Prospective tenants need to make a good impression on the real estate agent who will decide who gets to rent the property.
Two-thirds of tenants in Australia rent through an agent, so making a good impression on the agent matters. Certain characteristics count in tenants' favour, but some factors are beyond their control.
Take it to the courts.
Stereotypes that paint landlords as "bad" and tenants as "good", and pit the two groups against each other, are actually holding back progress.
A daunting prospect.
The number of older renters is growing – and much less is known about their experiences in the expensive and insecure private rented sector.
Increasing numbers of older Australians face a harder time paying the bills when they retire because they’ll still be paying off a mortgage or renting a home.
People over 65 who still have a mortgage or are renting are projected to double in number by 2031. The trend is likely to hit government budgets and leave more retirees in poverty.
In low-rent outer suburbs, almost one in six households could not afford to keep their house cool and went without meals.
While politicians ignore calls to raise Newstart, alarming levels of financial stress among private renters, particularly in low-rent outer suburbs, show why current welfare payments are too low.
More than just a good investment.
Not all landlords see their properties purely as investments. As welfare reforms take hold, some are starting to take greater responsibility for the well-being of their tenants.
People living in private rental housing were much more likely than social housing residents to say they felt lonely.
Increasing numbers of older Australians don't own their homes. Whether they are private renters or live in social housing can make a big difference to their risk of loneliness and anxiety.
A little help goes a long way in a new home.
Landlords could have a big impact on public health, if they help their tenants to feel at home.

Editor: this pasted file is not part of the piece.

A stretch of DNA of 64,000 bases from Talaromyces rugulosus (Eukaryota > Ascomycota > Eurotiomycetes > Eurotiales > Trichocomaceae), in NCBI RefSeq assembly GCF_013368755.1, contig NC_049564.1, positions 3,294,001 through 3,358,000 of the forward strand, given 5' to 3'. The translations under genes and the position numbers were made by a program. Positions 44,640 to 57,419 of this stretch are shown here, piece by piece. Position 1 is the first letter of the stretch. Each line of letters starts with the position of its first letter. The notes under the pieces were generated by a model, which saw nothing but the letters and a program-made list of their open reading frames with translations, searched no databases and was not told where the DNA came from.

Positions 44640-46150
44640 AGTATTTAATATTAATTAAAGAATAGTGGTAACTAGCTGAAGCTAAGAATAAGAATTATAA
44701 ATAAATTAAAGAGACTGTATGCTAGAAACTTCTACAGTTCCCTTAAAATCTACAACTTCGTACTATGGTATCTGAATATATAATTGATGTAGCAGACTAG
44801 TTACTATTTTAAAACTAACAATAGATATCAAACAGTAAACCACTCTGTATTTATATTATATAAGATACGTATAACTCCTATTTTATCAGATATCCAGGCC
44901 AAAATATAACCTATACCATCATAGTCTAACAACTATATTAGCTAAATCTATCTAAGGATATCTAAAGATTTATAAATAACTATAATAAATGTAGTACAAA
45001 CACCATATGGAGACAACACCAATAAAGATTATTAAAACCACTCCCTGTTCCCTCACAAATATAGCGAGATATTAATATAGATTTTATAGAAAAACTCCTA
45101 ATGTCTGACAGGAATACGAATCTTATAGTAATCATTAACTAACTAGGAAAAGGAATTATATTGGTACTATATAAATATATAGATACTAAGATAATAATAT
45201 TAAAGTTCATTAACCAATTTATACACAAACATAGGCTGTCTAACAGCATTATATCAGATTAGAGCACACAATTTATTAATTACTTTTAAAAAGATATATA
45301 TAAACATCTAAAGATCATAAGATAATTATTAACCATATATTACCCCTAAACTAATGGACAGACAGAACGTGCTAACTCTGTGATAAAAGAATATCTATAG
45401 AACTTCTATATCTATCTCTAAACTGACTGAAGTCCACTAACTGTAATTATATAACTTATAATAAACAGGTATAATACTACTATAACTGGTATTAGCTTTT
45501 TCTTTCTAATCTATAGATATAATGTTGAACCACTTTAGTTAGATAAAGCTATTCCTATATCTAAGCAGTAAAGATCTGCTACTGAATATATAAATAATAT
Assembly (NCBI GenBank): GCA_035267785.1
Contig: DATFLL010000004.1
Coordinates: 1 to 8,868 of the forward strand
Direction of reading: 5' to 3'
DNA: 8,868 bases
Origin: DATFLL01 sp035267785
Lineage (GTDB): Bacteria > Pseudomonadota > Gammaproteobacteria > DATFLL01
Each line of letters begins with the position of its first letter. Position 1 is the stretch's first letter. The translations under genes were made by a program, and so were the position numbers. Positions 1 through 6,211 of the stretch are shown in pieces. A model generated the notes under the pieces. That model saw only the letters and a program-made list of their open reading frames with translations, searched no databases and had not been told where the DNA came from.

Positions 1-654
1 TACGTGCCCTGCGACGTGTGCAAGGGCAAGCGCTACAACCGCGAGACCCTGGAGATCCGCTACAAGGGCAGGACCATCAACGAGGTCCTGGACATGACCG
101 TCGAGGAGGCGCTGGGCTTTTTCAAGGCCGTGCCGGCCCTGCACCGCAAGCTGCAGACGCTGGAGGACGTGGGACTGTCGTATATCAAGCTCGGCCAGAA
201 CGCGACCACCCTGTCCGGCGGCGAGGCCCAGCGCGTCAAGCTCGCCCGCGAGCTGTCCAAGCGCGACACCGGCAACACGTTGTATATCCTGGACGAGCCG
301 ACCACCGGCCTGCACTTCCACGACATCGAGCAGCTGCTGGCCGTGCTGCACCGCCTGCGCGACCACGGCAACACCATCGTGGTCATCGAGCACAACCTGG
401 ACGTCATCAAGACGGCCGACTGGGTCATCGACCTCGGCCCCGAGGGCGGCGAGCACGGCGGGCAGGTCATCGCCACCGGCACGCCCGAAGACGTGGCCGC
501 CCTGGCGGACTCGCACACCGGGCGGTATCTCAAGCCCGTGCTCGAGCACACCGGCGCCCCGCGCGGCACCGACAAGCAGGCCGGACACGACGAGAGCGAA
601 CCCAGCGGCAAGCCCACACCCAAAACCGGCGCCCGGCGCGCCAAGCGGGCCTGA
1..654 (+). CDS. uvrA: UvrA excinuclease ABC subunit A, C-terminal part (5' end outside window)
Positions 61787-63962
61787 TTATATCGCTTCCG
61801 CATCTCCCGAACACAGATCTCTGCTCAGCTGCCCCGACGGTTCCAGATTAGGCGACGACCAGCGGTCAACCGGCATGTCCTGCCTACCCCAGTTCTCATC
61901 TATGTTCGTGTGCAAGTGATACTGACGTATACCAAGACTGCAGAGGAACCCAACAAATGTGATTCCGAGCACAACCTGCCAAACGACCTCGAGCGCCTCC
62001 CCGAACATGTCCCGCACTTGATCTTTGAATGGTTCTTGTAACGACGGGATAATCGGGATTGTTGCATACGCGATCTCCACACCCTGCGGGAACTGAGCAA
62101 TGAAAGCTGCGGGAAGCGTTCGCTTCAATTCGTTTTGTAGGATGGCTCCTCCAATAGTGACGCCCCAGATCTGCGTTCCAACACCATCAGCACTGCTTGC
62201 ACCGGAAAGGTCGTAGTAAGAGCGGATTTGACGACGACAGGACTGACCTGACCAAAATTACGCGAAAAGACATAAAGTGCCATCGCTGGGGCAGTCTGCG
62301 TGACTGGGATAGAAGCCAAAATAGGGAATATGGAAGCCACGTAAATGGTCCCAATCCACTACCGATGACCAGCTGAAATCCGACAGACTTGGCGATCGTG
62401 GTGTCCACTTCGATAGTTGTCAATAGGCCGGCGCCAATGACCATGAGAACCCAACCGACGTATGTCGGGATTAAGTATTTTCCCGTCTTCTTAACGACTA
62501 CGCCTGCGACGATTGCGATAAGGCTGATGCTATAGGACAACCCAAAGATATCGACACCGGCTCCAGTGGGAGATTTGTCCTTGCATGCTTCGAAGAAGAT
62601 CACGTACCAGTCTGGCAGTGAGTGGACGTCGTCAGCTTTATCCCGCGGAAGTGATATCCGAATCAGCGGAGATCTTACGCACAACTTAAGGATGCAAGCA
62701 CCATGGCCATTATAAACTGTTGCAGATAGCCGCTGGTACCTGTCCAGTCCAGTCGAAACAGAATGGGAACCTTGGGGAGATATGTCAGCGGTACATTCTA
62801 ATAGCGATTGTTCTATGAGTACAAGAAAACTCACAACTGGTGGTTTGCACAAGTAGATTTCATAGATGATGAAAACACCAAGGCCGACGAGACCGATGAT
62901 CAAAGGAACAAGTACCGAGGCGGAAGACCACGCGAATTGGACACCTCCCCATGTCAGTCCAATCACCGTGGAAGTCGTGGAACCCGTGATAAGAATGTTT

People should be able to feel at home regardless of whether they own the place they live in.
Renting a house shouldn't mean it's not home. Until we change our meaning of home by separating it from ownership, we will never be able to "fix" Australia’s housing crisis.
Uncapped rent increases and ‘no grounds’ evictions leave older women particularly at risk of substandard housing conditions or even homelessness.
Proposed changes to NSW rental tenancy law are an improvement, but do not end the excessive rent increases and "no grounds" evictions that put renters – and older women in particular – at risk.
The right of landlords to terminate a lease with no grounds is the most serious deficiency in residential tenancy laws in New South Wales.
Residential tenancy reforms are before the NSW parliament, but a key reform is missing. In this open letter, housing academics call for an end to landlords' power to terminate leases with 'no grounds'.
As the dream of home ownership eludes more and more older Australians, this has big implications for retirement, pensions and government spending on rental assistance.
Until now most people have eventually owned a home. But two trends – falling ownership and a growing aged population – will put the budgets of retirees and government under real pressure.
Tenants on benefits are left with few options.
Yui Mok/PA Wire
Administrative errors and negative stereotypes lead landlords to discriminate against people on housing benefit.
The old pathways to home ownership have been displaced by more uncertain routes that waver between owning and renting.
Increasingly insecure pathways to home ownership are not just a problem for property markets. The fallout is likely to hit retirement incomes, the welfare base, gender equity and the broader economy.
Over the past year, there has been a surge of enthusiasm in Australia for developing a sector of large-scale institutional landlords.
There is a risk that affordable housing policy may be colonised by for-profit interests if Australia imports the wrong rental housing ideas from overseas.